Water puppetry is a typical form of Vietnamese art, which has existed for more than 1,000 years. Travel experts agreed that it will be a quintessential experience for foreign travelers once they have a chance to visit Hanoi after Covid-19.

Today’s Vietnamese water puppetry is a unique variation of the ancient Asian puppet tradition. Photo: Lang Viet Water Puppetry

For over 300 years, unique Dao Thuc water puppetry has been known and favored both at home and abroad, thanks to the efforts of passionate artists in preserving and promoting this folk art.

Located in Thuy Lam Commune (Dong Anh District, Hanoi), Dao Thuc Village now has become an interesting destination for foreigners to discover the Red River delta’s culture, especially through water puppetry art. The local artists from families, which for generations have attached with the trade, have made a great contribution to it.

One of them, Dinh The Van started getting to know about this art at the age of five. But in wartime, he left his passion with it to join the army when he was 16. When the war ended and Vietnam reunified in 1975, the soldier returned to his homeland and continued his passion.

However, at this time, it faced many difficulties due to the economic situation and shortage of artists who were dying out. “Seeing the valuable art of the forefathers falling into oblivion was a pain to me so restoring water puppetry was my only dream at that time”, Van stated.

Then he sought out other artisans and met organizations and agencies to call for propaganda and mobilization programs to raise awareness of the villagers about the value of Dao Thuc water puppetry. Thanks to his efforts, dozens of traditional stories for the art have been restored.

“I’m very happy to see many young people today interested in it and learning to become professional performers. They will be the next generation to keep the fire of the art and pass it to the next ones,” he told The Hanoi Times.

 Water puppetry artist Dinh The Van from Dao Thuc Water Puppetry Village, Hanoi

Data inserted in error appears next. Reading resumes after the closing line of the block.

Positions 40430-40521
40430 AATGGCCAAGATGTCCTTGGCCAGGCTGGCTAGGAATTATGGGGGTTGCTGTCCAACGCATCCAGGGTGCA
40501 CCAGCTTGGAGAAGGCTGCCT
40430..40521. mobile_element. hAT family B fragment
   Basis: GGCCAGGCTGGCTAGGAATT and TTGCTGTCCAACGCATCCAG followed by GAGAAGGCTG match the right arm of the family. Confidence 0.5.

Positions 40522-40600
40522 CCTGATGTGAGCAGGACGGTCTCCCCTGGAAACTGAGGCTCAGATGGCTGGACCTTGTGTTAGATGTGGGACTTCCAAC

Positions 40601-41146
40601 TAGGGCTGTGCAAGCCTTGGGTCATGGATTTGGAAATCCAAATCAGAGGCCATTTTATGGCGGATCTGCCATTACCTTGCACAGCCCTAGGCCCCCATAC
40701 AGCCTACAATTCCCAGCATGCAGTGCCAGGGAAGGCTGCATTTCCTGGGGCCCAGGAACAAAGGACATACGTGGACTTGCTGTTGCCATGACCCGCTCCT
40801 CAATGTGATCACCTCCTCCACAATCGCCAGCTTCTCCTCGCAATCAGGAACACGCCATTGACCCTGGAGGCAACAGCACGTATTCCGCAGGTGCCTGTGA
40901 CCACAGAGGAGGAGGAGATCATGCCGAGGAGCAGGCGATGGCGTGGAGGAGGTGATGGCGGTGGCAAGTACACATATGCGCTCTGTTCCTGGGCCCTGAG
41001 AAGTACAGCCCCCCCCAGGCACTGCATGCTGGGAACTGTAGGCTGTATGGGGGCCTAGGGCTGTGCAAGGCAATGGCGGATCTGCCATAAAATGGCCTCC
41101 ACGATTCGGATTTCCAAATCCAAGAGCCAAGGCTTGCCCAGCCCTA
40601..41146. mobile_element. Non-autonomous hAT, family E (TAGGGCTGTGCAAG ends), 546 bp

There are more than ten guilds performing water puppetry in the country today and each has its own feature. Among them, Dao Thuc water puppetry is unique for its stories and characters, according to Nguyen Huu Tu who has performed for over 30 years.

Behind the Thuy Dinh, a replica temple facade of traditional northern architecture set up on a pond surrounded by green trees, puppeteers stand in the waist-deep water and control puppets with bamboo rods, ropes and pulleys, which are hidden underwater to the tunes and beats of the background music.

“It requires a lot of time to learn and practice to perform well. We also have to learn how to handle the cold water, especially in winter. The secret is to have a slice of ginger in your throat,” Tu told The Hanoi Times.

In recent years, more and more tourists have come to our village to see the puppetry performance so it encourages us a lot and we are willing to perform anytime in any weather.”

The increasing number of spectators of Dao Thuc puppetry is thanks to artist Nguyen The Nghi who is making efforts to combine and promote the art with tourism. In early 2000, Vietnam was welcoming more and more foreign tourists as water puppetry, one of the Vietnamese cultural specialties, caught a lot of attention and interest.

Nghi then orchestrated the cooperation between water puppetry guilds and tour operators.   

A water puppetry show in Dao Thuc Village, Dong Anh District, Hanoi

Being aware of the effect of internet advertisement, Nghi and a group of young artisans made a website and a Facebook page to provide readers with information about Vietnamese water puppetry in general and Dao Thuc puppetry in particular, as well as contact information for those who are interested in the art.  

Nghi also designed leaflets to distribute among travel agents and come to them to establish partnerships. He also had the idea to translate the stories into English to serve foreign guests as well as renovate the village’s cultural space to match the stage for the typical countryside landscape.

In 2016, Nghi was elected as head of the Dao Thuc water puppetry troupe for his contribution.

“I never thought I would be responsible for the puppetry guild before. But I was born and grew up in the village, so I wanted to contribute something for it,” he told The Hanoi Times.

In the outbreak of the Covid-19 pandemic these days, the village is closed for visitors. However, artisans are still quite busy making puppets and practicing both traditional and new performances, getting ready for the return of visitors.

“Water puppetry is a special art of Vietnamese villages. However, society is always moving and changing. It is necessary to change the way of thinking and doing to promote it, I think. It is the way for our traditional professions and arts to survive and thrive,” he shared his thought.